11.22.2006

In My Email Box This Morning: Buy Nothing Day

So, 10 minutes after I post the previous comment, into my email box this little item nonchalantly arrives:

....As it turns out, the day after Thanksgiving in the United States is historically one of the busiest retail shopping days of the year, and is considered by many to be the “official” start of the Christmas holiday season. There are more circulars and advertising inserts promoting purchases for this specific day than any other day of the year, according to Media Week. Stores like Wal-Mart and Kmart open at 5AM and many stores stay open later than any other day of the year.

In response, the day after Thanksgiving has also become known as “Buy Nothing Day”, which is an informal day of protest against consumerism observed by social activists. Participants refrain from purchasing anything for 24 hours in a concentrated display of consumer power. The event is intended to raise awareness of what some see as the wasteful consumption habits of First World countries. Canadian Mennonites have endorsed it as a springboard to reviving the original meaning of Christmas giving.

In many ways, Buy Nothing Day has gathered a diversity of causes under one banner. It is now observed in 65 countries. BND has simultaneously become about protesting opulence, the corruption of Christmas, ecologically unsustainable products, corporatacracy, anti-Americanism, anti-establishment, pro-socialism, pro-Earth. Some find Buy Nothing Day empowering while others see it as unpatriotic. It has been written off as another form of “slactivism”, while still other critics of consumerism wonder why more Christians aren’t rallying behind the cause.

In my experience, most Mormons don’t like being told what causes to support and are wary of who they are getting into bed with, when they do engage in social action. Similarly, I’ve seen plenty of acrimonious debate about the uses, dangers and benefits of wealth.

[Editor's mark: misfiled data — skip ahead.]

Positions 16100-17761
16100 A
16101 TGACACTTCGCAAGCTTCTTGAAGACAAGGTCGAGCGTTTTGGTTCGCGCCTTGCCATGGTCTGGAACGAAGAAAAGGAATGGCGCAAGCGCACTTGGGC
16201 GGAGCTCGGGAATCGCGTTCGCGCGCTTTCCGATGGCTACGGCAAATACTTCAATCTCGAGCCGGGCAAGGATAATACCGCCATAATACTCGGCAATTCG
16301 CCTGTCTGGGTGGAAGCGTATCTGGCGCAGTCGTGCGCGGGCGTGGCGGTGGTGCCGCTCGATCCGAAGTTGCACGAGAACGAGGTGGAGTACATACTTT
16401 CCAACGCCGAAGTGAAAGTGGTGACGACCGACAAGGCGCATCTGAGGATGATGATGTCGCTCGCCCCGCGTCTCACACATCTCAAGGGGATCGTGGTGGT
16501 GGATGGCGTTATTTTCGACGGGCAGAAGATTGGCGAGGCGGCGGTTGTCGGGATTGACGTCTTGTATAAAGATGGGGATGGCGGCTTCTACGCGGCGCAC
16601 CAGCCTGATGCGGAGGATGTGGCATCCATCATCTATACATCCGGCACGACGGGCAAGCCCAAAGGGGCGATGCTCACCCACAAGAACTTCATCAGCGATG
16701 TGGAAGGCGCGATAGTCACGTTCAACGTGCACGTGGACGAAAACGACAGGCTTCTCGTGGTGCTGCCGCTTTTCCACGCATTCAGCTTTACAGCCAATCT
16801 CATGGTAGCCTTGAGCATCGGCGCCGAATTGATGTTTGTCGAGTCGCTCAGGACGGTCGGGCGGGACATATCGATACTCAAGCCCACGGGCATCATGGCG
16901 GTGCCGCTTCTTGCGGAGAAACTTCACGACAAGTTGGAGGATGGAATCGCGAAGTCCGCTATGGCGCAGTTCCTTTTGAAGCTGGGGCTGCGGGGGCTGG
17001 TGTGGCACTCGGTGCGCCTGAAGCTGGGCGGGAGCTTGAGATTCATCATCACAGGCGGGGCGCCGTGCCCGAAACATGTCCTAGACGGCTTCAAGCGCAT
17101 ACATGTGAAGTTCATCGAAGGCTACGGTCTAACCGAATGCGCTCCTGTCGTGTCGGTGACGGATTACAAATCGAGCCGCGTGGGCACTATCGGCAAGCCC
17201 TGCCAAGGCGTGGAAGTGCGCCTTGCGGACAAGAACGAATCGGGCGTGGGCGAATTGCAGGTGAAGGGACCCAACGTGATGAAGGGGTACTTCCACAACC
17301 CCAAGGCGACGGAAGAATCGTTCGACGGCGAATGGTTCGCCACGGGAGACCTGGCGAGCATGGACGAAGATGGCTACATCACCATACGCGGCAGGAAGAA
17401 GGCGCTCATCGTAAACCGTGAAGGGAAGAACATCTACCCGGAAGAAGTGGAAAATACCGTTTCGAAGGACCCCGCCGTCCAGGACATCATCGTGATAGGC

In the end, Buy Nothing Day is perhaps a complex cause but particularly after a day of feasting and excess, I can’t help but wonder if Mormons would do well to stay home, avoid the crowds and contemplate how to start the Christmas season in a different and less consumeristic way.

A friend of mine who is LDS sent it to me, knowing how I feel about Black Friday... I don't know who wrote it, but I echo the sentiment. (My emphasis added.)

2 comments:

Reach Upward said...

I've never heard of Buy Nothing Day before, but I long ago foreswore shopping on the day after Thanksgiving. I did my personal cost-benefit analysis (including elements of psychology, time management, and finances) and determined that it made absolutely no sense for me to join in the foray.

I was unable to convince my wife to join me. While I snoozed in my warm bed, she went out (late -- it was 7 AM) among the shopping revelers, only to discover that none of the deals she had studiously considered in the Thanksgiving ads were available. You know, the loss leader items that they only have five of (while supplies last), which were gone 30 seconds after 5 AM.

My sister-in-law left her house at 4:30 and still got skunked. She found lines stretching many blocks at the places she wanted to hit. You'd think they were waiting in line for a hot concert ticket or something, rather than a $35 GameBoy Micro which has been selling poorly as of late. She was already back home and in bed by the time my wiser (or perhaps lazier) brother awoke.

I still cannot comprehend the day-after-Thanksgiving shopping insanity. My two oldest sons now despise it as well, having endured their first Thanksgiving newspaper deliveries. Having been a news carrier for five years in my youth, I know that they are also in for it on Christmas Day, although, I haven't told my boys about that yet. But I'm not shopping the day after Christmas either.

That One Guy said...

About five years ago, we decided to go to the local Circuit City on that terrible day. We had a dump of snow the night before and the roads were AWFUL. Coupled with utterly CRAZY people out shopping, it was the worst experience I can recall about shopping. We wanted to get a new Nike MP3 Player for one of the kids. They had about six of them, along with the cheap dvd players, etc. The crush of the crowd when they opened the store was truly horrifying. I've enjoyed my sleep on that day ever since.